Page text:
Dancing Arabs Eran Riklis

Dancing Arabs Eran Riklis
Eran Riklis has developed a clear formula for filmmaking. Each of his films takes a thinly veiled metaphor — the pissing match over a lemon orchard in Lemon Tree or the transport of an immigrant's dead body in Human Resources Manager — for the Israeli-Palestinian conflict and waxes didactic. With Dancing Arabs, the metaphor is even more overt.  Eyad (Tawfeek Barhom), a gifted student from Palestine, is granted admission to a prestigious boarding school in Jerusalem in the late '80s. The result, as one might expect, is an ever-increasing litany of obstacles and bigotry.
Despite the familiarity and obviousness of the subject matter, this ersatz coming-of-age tale is Riklis' most ambitious film to date. The sprawling nature of Eyad's quest is Bertolucci-lite, having that observant, yet distancing, look at the maturation process as set against turbulent political times. Unfortunately for Riklis, his tenuous handling of more controversial material and his refusal to indulge in the emotional component of what is ultimately an emotional story leaves his very formal effort working as more of a functional piece than an effective one.
Initially, the dark comic tone of Dancing Arabs is somewhat titillating. As a child in Palestinian territory, Eyad and his family casually joke about building the first Palestinian atomic bomb, with his father claiming that "terrorist" is actually just an Israeli misnomer for "warrior." There are deliberately satiric scenes where Arab children are taught that the road to peace is through their acquiescence and, indirectly, their passivity, which sets up an acerbic tone not unlike that of more masterful filmmaker Elia Suleiman.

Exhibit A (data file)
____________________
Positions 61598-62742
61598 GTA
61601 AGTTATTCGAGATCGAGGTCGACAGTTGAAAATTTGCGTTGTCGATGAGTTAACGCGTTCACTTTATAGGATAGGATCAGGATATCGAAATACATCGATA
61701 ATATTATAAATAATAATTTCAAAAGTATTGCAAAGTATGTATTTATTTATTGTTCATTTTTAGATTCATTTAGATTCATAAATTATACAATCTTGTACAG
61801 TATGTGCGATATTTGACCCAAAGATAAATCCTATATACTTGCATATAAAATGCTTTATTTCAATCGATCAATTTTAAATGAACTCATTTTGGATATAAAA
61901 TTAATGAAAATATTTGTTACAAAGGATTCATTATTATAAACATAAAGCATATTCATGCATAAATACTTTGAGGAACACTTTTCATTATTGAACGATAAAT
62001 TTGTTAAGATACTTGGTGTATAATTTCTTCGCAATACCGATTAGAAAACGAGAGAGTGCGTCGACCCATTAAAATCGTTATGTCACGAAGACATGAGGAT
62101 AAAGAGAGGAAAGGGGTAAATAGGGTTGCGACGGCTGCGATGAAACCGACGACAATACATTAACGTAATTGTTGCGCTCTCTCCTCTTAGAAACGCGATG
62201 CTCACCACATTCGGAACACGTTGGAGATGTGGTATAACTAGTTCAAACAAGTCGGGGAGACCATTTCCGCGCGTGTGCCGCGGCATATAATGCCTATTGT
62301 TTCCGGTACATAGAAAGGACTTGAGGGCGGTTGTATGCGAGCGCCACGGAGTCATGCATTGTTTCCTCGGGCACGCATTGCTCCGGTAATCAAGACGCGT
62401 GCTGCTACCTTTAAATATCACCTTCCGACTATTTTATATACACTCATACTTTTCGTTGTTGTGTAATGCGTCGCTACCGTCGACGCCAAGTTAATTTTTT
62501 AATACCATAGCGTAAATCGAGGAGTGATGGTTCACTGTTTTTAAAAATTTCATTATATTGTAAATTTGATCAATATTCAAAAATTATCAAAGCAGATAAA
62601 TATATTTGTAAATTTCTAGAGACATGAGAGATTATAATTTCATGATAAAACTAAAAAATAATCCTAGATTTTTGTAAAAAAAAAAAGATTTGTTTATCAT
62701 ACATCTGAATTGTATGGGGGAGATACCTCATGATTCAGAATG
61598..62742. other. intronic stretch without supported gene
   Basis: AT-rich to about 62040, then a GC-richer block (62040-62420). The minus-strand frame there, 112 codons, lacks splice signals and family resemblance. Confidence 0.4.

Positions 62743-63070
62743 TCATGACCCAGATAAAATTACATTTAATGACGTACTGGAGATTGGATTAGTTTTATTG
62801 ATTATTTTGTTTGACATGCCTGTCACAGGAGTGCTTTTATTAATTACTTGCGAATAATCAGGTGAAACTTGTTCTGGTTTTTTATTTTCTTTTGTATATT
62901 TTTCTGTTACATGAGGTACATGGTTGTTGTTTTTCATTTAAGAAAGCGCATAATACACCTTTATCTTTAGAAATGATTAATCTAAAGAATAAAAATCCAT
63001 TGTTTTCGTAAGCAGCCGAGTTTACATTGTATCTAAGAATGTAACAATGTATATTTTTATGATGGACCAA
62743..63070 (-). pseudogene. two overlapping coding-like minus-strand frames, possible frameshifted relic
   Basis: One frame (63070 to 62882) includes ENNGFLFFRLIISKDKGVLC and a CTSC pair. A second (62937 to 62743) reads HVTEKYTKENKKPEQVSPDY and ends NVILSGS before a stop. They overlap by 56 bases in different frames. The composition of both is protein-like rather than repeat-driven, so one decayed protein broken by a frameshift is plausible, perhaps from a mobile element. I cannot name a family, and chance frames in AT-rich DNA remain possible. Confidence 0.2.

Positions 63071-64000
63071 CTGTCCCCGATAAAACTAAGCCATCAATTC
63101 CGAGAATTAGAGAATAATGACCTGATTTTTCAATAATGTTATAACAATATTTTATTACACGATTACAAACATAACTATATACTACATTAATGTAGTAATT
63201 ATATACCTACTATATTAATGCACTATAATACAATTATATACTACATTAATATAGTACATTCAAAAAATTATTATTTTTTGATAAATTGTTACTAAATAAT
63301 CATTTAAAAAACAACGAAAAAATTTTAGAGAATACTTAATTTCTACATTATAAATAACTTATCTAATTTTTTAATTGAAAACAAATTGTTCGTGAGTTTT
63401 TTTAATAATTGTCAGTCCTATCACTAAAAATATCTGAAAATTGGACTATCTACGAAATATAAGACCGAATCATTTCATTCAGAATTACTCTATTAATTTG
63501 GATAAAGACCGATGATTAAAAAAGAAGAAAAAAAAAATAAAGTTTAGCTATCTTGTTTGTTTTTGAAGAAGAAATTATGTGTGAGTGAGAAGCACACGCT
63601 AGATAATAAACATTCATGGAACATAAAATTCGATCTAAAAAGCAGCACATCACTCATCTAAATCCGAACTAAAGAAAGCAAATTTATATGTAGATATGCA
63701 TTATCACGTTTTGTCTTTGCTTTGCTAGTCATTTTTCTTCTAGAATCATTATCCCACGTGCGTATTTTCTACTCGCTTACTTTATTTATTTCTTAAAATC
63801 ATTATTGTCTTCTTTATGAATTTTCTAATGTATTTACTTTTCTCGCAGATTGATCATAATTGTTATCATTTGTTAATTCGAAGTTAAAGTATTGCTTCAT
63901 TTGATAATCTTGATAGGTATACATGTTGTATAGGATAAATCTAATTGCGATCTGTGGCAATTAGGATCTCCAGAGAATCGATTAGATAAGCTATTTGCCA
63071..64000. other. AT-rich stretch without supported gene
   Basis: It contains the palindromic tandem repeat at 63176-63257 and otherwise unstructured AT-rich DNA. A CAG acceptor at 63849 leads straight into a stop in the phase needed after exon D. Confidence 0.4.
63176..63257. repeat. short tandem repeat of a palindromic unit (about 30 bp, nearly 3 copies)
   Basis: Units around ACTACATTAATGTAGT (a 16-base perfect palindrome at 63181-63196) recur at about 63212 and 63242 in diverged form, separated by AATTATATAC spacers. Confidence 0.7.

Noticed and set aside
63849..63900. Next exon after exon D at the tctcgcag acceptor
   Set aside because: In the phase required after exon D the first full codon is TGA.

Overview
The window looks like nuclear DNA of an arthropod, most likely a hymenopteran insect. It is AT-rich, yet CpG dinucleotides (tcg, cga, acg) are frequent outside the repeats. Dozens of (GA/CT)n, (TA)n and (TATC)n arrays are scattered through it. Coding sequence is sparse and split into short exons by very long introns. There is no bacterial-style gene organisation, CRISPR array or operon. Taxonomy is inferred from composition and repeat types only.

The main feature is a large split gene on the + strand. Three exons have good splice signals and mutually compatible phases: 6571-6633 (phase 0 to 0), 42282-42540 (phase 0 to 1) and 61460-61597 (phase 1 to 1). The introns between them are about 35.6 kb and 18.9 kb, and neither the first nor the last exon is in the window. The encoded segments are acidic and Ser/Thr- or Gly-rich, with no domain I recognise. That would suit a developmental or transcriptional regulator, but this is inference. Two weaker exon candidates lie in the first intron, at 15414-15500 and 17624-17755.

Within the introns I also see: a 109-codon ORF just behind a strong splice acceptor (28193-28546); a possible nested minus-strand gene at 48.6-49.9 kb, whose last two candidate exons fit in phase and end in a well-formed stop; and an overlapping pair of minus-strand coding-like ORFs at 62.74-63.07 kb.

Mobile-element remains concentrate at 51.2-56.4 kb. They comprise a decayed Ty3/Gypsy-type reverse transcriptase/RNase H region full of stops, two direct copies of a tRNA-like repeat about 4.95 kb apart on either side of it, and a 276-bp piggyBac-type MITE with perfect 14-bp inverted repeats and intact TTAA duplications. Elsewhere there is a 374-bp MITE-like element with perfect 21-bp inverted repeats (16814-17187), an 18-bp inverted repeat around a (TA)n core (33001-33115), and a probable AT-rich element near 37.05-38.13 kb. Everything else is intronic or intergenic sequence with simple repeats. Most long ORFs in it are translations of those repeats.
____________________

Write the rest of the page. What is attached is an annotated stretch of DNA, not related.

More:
But, as is the standard for Riklis, his politicking is too rigid. As Eyad confronts bullies and develops a friendship with Yonaton (Michael Moshonov), a boy suffering from muscular dystrophy, and strikes up a romance with Naomi (Daniel Kitsis) — both Jews — the plotting is highly utilitarian. His friendship with Yonaton is reduced to sarcastic bon mots — Yonaton always jokes that Eyad is a terrorist — and a love of '80s new wave pop, while his relationship with Naomi is never defined outside of their emphatic assertions of "love" towards each other. There's never any whimsy or deeper humanity given to these relationships, chiefly because Riklis is preoccupied with his political agenda and the greater theme of identity.
This isn't to diminish these aims. The eventual developing storyline of false identity, which stems from Eyad's casual use of Yonaton's ID to pass as a Jew later in the film, does open the door for discussion. Throughout the film, Eyad slowly pulls away from his own culture and, in a pivotal scene denoted by the title, is unable to celebrate the potential downfall of Israel in the way that his family does. Contrarily, Eyad is pushed into assimilating — at least on the surface — to Jewish culture in order to have more opportunity for success. This contradiction ultimately quashes Eyad's identity, making his decision to pose as a Jewish citizen in Jerusalem almost a non-issue. The big question here is: What does that mean?
Riklis has handled this question quite well throughout his roster of films. If the road to peace is ultimately refusal of self and the negating of one's own culture, what does that suggest about the ability of cultures to coexist? It's just a shame that Riklis struggles to craft meaningful and believable human interactions within his very formal visual essays. It makes for rather forgettable and disengaging viewing, which is disappointing considering how vital his ideas are.

(Mongrel Media)